We all know underwriting standards have improved immensely since the latest housing crisis.
When it comes down to it, they couldn’t have gotten much worse, seeing that lenders were turning to pay-option arms with zero down as a solid choice for borrowers.
Today, it’s all about sound underwriting and fixed-rate mortgages, which coupled with rising prices and ultra low mortgage rates, make for a pretty solid recipe.
But just how good are the mortgages being made today? Well, according to a new report from Black Knight Financial Services (formerly Lender Processing Services), they’re the best ever.
The company’s senior vice president of Data & Analytics, Herb Blecher, noted that 2013 originations were the “best-performing vintage on record.”
If you take a look at the chart below from their most recent Monthly Mortgage Monitor, you’ll notice performance is solid across the board, for Fannie and Freddie loans, FHA and VA loans, and portfolio and private loans.
The delinquency rate for loans six months out with 720+ credit scores and LTV ratios south of 80% is fractional.
From the chart it appears as if portfolio loans (those kept by banks on their own books) are performing best, followed by GSE loans (Fannie and Freddie), then Ginnie Mae loans (FHA/VA), and finally private.
The worst performing vintages vary by loan type, though 2006 to 2008 were the worst years without question.
For GSE loans, 2007 was far and away the worst vintage. Loans originated during this period accounted for much of the foreclosure activity seen over the past several years.
For Ginnie Mae loans, it wasn’t until 2008 that delinquencies hit their peak, and for portfolio loans, 2007 was the worst year.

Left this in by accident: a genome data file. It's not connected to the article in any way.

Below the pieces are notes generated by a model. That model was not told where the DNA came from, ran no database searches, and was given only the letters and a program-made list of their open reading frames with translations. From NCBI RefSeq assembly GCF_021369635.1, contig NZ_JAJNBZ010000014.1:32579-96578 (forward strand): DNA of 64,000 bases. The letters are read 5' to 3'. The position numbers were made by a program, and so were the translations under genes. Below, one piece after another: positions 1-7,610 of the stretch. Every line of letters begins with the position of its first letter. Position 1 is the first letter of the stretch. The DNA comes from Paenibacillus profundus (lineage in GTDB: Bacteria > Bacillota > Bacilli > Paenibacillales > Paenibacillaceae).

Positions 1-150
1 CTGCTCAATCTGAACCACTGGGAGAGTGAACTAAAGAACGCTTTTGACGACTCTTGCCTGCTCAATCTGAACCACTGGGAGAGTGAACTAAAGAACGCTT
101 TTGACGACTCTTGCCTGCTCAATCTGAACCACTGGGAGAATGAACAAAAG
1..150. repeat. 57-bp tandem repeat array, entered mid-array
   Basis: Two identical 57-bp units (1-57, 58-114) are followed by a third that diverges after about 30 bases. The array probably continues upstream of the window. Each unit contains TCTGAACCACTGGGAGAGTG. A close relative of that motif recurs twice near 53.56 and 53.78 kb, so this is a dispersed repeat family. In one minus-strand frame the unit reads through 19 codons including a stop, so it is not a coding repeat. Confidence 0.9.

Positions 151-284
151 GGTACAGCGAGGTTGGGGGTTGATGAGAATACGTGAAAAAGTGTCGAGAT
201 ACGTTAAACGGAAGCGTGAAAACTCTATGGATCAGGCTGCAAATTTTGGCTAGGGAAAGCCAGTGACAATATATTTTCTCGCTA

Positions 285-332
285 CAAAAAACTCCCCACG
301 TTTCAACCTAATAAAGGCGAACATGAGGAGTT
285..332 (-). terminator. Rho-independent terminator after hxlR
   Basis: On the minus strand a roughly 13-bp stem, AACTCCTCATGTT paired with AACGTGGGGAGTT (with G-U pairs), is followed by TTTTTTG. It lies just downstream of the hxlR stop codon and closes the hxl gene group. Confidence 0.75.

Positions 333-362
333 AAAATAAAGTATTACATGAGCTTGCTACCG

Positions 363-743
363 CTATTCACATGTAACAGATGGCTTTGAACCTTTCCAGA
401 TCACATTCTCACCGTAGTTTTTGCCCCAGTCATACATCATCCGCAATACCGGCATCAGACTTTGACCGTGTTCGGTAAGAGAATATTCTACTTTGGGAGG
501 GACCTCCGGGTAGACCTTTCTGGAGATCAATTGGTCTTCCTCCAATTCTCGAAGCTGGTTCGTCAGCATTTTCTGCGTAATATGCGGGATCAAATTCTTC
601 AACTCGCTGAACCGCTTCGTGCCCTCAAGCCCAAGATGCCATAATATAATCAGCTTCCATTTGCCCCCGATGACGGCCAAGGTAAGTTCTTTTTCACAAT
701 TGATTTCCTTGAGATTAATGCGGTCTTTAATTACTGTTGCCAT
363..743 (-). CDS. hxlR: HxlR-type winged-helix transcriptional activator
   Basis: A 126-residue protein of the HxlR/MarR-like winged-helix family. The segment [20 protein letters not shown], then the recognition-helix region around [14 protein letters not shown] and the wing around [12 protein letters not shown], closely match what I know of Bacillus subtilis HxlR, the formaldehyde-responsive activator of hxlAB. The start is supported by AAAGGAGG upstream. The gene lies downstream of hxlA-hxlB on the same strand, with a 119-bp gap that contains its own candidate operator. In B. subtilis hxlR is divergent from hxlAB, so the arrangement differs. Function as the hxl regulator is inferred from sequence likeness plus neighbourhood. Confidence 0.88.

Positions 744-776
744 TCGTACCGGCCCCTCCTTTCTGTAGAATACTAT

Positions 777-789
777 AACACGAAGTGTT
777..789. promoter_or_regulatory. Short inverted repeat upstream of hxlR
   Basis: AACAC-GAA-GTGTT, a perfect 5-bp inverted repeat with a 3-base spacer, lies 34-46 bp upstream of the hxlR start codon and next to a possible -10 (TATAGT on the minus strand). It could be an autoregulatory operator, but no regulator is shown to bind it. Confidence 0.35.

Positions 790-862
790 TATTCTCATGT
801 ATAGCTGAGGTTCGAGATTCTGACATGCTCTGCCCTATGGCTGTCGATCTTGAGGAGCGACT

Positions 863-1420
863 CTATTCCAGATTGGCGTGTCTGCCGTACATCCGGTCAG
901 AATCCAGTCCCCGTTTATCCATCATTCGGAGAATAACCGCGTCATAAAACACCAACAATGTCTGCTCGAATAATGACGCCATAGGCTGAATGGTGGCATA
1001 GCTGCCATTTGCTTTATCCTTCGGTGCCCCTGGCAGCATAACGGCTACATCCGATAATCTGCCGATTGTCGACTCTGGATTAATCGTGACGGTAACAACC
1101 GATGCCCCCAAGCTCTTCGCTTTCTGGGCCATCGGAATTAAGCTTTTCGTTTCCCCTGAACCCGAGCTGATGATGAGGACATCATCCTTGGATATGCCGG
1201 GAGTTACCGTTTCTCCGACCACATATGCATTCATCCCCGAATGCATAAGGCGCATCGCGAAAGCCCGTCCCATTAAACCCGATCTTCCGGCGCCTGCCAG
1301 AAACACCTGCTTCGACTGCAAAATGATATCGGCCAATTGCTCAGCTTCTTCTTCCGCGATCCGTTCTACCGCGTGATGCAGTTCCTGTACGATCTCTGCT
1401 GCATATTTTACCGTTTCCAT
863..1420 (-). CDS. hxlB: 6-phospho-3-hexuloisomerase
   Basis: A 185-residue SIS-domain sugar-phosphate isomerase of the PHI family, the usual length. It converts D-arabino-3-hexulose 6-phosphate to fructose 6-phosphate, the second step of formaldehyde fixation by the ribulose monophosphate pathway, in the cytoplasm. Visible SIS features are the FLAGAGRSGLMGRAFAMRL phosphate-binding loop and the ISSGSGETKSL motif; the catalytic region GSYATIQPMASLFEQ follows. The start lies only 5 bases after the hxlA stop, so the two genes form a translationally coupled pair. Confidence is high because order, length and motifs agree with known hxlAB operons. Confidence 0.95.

As far as private loans are concerned, delinquencies skyrocketed in 2006, and have since improved tremendously.
Second Mortgages Far Less Common on Recent Vintages
Another plus related to recent vintages is that very few have second liens, a characteristic that was very commonplace leading up to the housing crisis.
More than 40% of active first mortgages from 2003 and 2006 vintages have a second lien, seeing that 100% financing was extremely popular and essentially the norm at the time.
Meanwhile, less than 20% of first mortgages from the 2010 vintage have a second lien, a sign of the times as lenders shied away from such high-risk offerings.
Of course, over time it is expected that more and more borrowers will take out two loans when purchasing a new home to extend mortgage financing and avoid mortgage insurance.
In fact, second mortgage home equity loan volume is up 206% from a year ago, while second lien HELOCs are up 168%. These numbers should continue to rise from their near-term lows, especially as home prices continue to rise and more borrowers tap equity.
With loan quality this good, it’ll be interesting to see if the new mortgage rules make any material impact going forward. You also have to wonder how much ultra-low mortgage rates and rising prices affect loan performance.